Question: Who played Grady on Sanford and Son?

Televisionary: That was the late Whitman Mayo, who passed away in May 2001 at the age of 70, playing the Sanfords' neighbor Grady Wilson on the popular series, which ran on NBC from January 1972 to August 1976. And quite a job he did, considering how long he played the character when he was initially scheduled for just a one-shot performance.

Grady appeared in an October 1973 episode, accusing junk-man Fred Sanford (Redd Foxx) of pilfering a TV set from him. Surprise — he went over so well that he stayed on, landed Grady (his own short-lived spin-off series) in 1975 and continued with the Sanford concept all the way through to the unsuccessful Sanford Arms, a sequel of sorts that featured the Sanford supporting cast after Foxx and Demond Wilson, who played Sanford son Lamont, departed over money and contract issues.

Mayo, who was only in his early forties when he played the sixtysomething Grady, moved on to a handful of movie and TV roles after Sanford (ER, Full House, Boyz N the Hood), but for the most part he disappeared. He did such a good job of hiding, in fact, that in 1996 when staffers at Late Night with Conan O'Brien attempted to talk to him about appearing in a sketch and couldn't make contact, the show started a "Grady Hot Line" so viewers could help track him down. (The strategy was a success — Mayo did eventually appear on the show.)

But unlikely success and popularity was a hallmark of the Sanford show; Foxx himself, born John Elroy Sanford (Fred was his brother), had a rough time of it in his younger years. Depending on whom you ask — biographers' versions of Foxx's background differ somewhat from the story the comedian told — Foxx left home as a youth and moved to New York to make it in entertainment. He washed dishes and worked in the garment district, sleeping on a Harlem rooftop when things got tight, and it was in that famous locale that he picked up the nickname Chicago Red, due to his light skin and red hair. (His pal Detroit Red, who shared his coloring, called Foxx "the funniest dishwasher on earth." That pal, it's worth noting, developed quite a following of his own later in life when he changed his name to Malcolm X.)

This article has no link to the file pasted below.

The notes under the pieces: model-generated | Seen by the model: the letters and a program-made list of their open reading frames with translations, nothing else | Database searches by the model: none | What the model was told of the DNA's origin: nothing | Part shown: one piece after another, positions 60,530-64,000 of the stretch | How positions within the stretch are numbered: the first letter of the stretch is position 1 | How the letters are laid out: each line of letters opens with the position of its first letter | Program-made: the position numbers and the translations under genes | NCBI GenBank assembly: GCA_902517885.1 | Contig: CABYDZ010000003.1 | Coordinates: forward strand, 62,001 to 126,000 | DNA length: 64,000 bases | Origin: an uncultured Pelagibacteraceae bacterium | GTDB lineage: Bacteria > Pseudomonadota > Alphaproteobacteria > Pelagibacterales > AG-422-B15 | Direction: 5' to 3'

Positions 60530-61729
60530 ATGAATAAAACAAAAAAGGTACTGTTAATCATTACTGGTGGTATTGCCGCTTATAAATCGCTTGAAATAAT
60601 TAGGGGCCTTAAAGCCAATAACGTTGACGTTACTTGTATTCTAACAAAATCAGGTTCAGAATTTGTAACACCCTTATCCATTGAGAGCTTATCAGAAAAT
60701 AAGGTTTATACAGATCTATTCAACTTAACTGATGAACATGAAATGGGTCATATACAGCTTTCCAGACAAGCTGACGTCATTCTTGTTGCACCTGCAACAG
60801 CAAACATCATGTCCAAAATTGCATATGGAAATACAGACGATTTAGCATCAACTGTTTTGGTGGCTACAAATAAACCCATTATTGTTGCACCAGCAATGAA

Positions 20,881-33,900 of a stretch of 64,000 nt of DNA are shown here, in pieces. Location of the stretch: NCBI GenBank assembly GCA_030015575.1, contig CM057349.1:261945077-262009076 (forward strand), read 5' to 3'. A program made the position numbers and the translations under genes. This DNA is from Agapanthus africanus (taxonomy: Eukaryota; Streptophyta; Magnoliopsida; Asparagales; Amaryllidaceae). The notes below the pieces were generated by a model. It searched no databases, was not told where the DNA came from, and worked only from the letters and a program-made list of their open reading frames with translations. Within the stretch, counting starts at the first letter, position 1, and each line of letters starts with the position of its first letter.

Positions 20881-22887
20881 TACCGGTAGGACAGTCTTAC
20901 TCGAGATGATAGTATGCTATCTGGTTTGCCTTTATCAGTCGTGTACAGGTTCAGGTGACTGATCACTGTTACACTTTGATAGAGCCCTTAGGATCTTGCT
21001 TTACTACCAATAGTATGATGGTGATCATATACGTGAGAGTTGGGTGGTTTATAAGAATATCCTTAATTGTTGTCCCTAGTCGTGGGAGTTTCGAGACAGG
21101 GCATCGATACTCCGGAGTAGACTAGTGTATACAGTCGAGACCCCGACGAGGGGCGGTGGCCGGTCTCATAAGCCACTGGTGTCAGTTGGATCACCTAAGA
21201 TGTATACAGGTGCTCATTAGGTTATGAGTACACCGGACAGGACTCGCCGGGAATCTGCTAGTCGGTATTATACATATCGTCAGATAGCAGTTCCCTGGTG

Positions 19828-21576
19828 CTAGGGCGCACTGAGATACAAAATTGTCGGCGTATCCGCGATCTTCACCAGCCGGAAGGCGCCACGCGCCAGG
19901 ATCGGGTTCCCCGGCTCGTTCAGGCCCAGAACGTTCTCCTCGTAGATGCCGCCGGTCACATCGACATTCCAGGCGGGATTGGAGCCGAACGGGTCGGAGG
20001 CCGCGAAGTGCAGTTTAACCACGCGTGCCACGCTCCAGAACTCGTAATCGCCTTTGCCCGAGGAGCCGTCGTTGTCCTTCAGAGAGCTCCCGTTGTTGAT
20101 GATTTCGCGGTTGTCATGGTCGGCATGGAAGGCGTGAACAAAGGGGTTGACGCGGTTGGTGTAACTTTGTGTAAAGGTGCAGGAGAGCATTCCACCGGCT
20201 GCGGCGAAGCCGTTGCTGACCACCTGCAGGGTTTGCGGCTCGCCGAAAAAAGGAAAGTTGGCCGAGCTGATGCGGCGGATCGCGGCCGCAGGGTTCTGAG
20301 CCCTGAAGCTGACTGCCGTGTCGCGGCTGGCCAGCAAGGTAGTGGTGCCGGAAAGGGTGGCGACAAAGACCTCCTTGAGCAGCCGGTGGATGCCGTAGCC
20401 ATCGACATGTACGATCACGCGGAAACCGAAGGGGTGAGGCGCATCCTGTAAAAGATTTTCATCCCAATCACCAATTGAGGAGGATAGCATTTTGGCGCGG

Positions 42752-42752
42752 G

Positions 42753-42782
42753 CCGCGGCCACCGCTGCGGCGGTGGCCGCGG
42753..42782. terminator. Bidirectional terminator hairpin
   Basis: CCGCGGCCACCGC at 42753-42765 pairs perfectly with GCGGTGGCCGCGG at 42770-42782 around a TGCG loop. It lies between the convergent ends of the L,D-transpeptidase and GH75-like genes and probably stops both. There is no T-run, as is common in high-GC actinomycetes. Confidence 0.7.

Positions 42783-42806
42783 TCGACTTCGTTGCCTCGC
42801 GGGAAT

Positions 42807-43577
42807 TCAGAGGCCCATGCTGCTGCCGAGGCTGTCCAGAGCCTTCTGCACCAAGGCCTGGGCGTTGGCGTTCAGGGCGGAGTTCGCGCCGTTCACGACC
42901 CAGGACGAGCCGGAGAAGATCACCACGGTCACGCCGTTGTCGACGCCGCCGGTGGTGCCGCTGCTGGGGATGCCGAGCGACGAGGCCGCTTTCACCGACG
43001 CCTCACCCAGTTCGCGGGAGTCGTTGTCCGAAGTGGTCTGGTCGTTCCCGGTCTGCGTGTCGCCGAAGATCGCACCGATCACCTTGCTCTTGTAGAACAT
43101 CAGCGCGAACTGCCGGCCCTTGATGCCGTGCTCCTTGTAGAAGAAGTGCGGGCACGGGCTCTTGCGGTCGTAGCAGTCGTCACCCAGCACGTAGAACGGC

After cutting his teeth on the famous circuit of black comedy theaters in New York, Washington, D.C., Philadelphia and Chicago, Foxx made a name for himself with a series of ribald comedy records followed by some key network TV appearances. Those launched him into a $960,000-a-year deal with the Las Vegas Hilton, which is where Sanford creators Norman Lear, Bud Yorkin and Aaron Ruben caught his act after being tipped off by actor Cleavon Little that he was their leading man.

Foxx didn't forget where he came from, either. When Sanford and Son cast episodes, the comic would toss in names of people he'd worked with in his club days, acts like Tangerine Sublett, Leroy &#038 Skillet and, most notably, LaWanda Page, an old schoolmate and comedy-circuit cohort. When he first pushed her for the part of arch-nemesis Aunt Esther Anderson, she was struggling, working in a South L.A. nightclub. She had trouble with her lines when she came in for a reading, but Foxx worked with her over the weekend, according to TV Guide. ("Bless you, Redd," she said when he offered to help. "I'm thinking about the bills I have to pay at home.") As fans know, whatever he did, it worked. Page returned the next week and the two of them created one of the funniest running battles in the history of TV comedy. ("You never heard of the lady," Foxx told a TV Guide writer, "but the night that first show of LaWanda's goes on the air, there'll be dancing in the streets in every ghetto in the United States.")

That wasn't the only place they were dancing. During its run, Sanford and Son, based on the British comedy Steptoe and Son, was a Top 10 show (not to mention a series that sported one of the best theme songs ever, a masterpiece by Quincy Jones). It's a shame the same old things that kill many a Hollywood success — money and respect (or lack of it) — had to get in the way of something that often worked so beautifully.